On Fri, 11 Dec 1998, Markus Kuhn wrote:
> I am using Netscape Communicator Version 4.06 [en] - 98225 under Linux 2.0
> and XFree86 3.2.
> I am looking at the UTF-8 test page
It's a bit amusing to note that there was no response when I made a
similar page (with more characters but with less details on each
> I have correctly installed the Unicode font
> as available from
> on my X server, but Communicator does not allow me to select this font
> (which has a much larger repertoire than the quite built-in
> "NSPseudoFonts" that Communicator offers me only as fonts for UTF-8).
Well, how wide range of characters can be covered by 'NSPseudoFonts'
depends on how many sets of X11 fonts you have installed on your Linux
box and how many encodings a version of Mozilla/Netscape you use
supports. 'NSPseudoFonts', as its name implies, is NOT a real font but
a set of X11 fonts(available in encodings supported by a version of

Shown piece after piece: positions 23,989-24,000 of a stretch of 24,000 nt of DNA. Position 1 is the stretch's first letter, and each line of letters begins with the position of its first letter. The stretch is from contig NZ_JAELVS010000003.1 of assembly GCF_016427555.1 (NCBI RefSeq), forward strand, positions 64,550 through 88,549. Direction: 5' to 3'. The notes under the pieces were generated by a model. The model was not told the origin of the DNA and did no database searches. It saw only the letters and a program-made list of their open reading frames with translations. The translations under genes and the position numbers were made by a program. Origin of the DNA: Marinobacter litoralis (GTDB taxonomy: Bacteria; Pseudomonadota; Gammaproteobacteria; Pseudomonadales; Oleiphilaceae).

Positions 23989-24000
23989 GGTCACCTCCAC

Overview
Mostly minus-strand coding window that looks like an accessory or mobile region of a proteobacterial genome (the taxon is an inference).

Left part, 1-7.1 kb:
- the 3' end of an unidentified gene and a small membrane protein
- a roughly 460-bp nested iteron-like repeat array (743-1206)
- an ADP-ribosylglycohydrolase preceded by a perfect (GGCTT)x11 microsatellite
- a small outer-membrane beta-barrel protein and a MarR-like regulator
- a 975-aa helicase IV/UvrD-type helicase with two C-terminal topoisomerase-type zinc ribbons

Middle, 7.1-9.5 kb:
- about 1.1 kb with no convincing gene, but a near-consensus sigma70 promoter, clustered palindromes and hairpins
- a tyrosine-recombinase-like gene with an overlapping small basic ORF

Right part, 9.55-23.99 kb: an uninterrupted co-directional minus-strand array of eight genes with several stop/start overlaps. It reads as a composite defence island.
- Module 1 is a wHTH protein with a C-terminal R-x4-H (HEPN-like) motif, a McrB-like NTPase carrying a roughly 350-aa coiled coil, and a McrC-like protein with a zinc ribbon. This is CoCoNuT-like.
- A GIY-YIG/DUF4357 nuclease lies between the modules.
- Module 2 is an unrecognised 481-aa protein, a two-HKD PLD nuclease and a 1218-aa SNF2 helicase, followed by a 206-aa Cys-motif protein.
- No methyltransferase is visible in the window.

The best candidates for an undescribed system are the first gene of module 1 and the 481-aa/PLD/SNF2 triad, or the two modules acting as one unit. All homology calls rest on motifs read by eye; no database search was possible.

Mozilla) dynamically collected and presented to Mozilla as a Unicode
font(thus, it's *Pseudo* font). Thus, 'built-in' is far from
a correct word to describe 'NSPseudoFonts'.
> Does anyone here know, how I can bring Communicator 4.06 to use a proper
> normal X11 ISO 10646-1 font offered by the X11 server for displaying
> UTF-8 files, instead of these strange builtin fonts? Or is it a bug that
> Netscape Communicator does not offer me the *-iso10646-1 fonts offered
> by the server in the UTF-8 font menu?
There's no way you can do that with Netscape up to 4.5. It's not a
This point has been raised by me(in this very list) back in March when
open source Mozilla development was about to begin. Mozilla does NOT
make use of "-iso10646-1' (or any other unicode font with whatever XLFD
name). I tried to add this feature to open source Mozila (partly because
Koreans have a very compelling need to transit to Unicode as soon as
possible for the sake of much better representation of Korean writting
script) but gave up after a while. X11 font selection mechanism is too
complex(and my programming skill is too bad) as Erik at netscape has
admitted before. There was a pretty long thread on this issue in
news://news.mozila.org/netscape.public.mozilla.wishlist. You may wish
to read the thread using Dejanews at
Present NSPseudoFont mechanism is not so bad although there's
certainly a need to make Mozilla directly make use of Unicode X11 font.
However, that's not so simple as it sounds. Nonetheless, if someone
with enough expertise could implement this, it'd be great.
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